It seems as if turmoil is not ending for Uber anytime soon. The latest news deepening the crisis is the exit of Company's President Jeff Jones, who had quit in less than seven months of his joining. Uber Technologies Inc had appointed Jeff Jones as the company President of the Ridesharing business to oversee the bulk of the global operations.
However, there is no clear reason for his departure but as per media, recent controversies could be too much for the President to handle. According to Recode, there were citing differences over beliefs and approach to leadership. Also, another reason reported in media, Jones’ role was put in question when the company began their search for chief operating Officer (COO). This doesn’t seem to go well with Jeff who thought the position might outrank him as he was performing certain COO responsibilities as well. Prior to Uber, Jones was working as chief marketing officer with Target Corp.
Off late, Uber has been in the soup for many reasons. Uber’s Senior Vice President of Engineering Division, Amit Singhal was recently asked to resign by Travis Kalanick as Amit had failed to disclose that his departure from Google was due to sexual harassment allegations. Apparently, Google insider found that the complaints against Singhal were ‘credible’. This is one of the very few instances (or probably the first) where a company has voluntarily asked a Senior Executive to resign for a past allegation in a different company. This has come at a time when Uber which is already facing a lot of flak for being a ‘sexist’ organizations as alleged by a former Uber female employee who wrote on her blog about various incidents of sexism at Uber, and also put the HR department under scrutiny.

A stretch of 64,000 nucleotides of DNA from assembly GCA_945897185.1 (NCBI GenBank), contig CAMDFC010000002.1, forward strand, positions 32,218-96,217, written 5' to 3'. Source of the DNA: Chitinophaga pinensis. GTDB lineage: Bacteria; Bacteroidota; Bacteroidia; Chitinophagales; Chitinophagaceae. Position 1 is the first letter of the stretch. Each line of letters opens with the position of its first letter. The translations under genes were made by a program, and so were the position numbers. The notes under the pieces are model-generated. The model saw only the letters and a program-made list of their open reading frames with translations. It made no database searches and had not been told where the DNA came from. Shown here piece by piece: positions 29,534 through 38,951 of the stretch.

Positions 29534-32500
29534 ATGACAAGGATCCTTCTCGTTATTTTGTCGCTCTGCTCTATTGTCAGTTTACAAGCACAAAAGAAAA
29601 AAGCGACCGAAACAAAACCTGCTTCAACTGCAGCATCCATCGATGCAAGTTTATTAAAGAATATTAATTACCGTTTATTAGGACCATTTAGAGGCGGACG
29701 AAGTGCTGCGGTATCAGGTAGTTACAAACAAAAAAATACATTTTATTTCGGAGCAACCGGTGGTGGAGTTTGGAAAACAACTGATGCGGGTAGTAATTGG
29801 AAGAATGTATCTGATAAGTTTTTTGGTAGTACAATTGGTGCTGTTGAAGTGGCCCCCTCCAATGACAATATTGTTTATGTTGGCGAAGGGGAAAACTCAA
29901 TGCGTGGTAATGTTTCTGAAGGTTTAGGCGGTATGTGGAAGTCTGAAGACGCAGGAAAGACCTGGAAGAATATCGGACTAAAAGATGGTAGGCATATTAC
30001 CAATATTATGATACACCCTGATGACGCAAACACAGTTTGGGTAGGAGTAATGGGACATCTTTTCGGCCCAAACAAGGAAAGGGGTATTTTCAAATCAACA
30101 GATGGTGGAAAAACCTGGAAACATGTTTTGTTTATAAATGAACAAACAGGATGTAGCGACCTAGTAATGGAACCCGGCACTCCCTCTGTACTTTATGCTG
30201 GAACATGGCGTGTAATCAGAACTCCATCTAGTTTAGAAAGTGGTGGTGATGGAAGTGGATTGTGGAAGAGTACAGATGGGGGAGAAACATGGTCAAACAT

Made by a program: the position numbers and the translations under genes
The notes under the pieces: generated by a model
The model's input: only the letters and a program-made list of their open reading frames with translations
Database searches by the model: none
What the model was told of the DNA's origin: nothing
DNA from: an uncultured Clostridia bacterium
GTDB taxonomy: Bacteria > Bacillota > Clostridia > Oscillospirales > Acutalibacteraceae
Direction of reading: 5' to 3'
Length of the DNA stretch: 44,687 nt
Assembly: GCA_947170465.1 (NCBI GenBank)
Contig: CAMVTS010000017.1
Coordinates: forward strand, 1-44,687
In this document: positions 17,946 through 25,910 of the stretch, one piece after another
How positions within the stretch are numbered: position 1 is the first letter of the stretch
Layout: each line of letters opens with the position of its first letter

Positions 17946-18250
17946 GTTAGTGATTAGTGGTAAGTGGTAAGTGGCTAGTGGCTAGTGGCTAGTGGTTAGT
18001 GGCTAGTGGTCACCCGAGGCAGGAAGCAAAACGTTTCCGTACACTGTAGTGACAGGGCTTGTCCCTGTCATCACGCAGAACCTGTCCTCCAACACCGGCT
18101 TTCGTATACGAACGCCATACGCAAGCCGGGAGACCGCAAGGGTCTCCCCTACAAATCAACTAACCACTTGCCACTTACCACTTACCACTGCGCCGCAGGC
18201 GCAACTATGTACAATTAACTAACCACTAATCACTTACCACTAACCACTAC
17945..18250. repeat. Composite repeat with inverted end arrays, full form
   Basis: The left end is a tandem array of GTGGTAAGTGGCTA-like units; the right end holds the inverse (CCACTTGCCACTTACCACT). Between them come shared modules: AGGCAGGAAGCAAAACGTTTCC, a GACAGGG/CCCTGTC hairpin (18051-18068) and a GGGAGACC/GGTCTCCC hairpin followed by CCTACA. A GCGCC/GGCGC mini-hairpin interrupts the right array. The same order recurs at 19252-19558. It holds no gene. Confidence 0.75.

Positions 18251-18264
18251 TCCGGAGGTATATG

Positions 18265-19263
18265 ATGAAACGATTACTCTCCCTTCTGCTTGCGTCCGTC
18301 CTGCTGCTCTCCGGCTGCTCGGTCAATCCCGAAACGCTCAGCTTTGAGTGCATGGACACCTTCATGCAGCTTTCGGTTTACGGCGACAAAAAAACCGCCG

Susan Fowler an engineer with Uber recently penned her journey in a blog post alleging that her supervisor and manager had propositioned her. To make matter worse, her complaints to the HR team within the company yielded no results. Her blog was then picked up by media and Uber coming under the scanner, Tech Crunch reported that Uber CEO Travis Kalanick sent a memo to his employees, informing them of investigations being undertaken and the company bringing in former US Attorney General Eric Holder and Tammy Albarran, partners at law firm Covington & Burling, to independently investigate the workplace issues.
In another controversy, Uber CEO Travis Kalanick faced criticism, when a dashcam video of him arguing with his own Uber driver surfaced on the internet. Later he made a public apology for the same.
Also recently, Uber had confirmed that it has used ‘Greyball’- a secret technology program to dodge authorities where services were banned in some parts of the city. In addition, Uber is also accused of stealing technology ‘Lidar’ and Alphabet Inc has filed a lawsuit against them in this regard.
But in light of several areas where the Uber leadership has been found wanting, are such stop-gaps measures really the solution? Many within the industry are doubtful that these investigations would change the status quo, with two early investors feeling “disappointed” and “frustrated” in light of Uber’s response to claims of sexual harassment at the company. Their disappointment lies in the fact that Uber has appointed a team of ‘insiders’ to investigate the allegations of toxic work culture, compromising the transparency and validity of such investigations.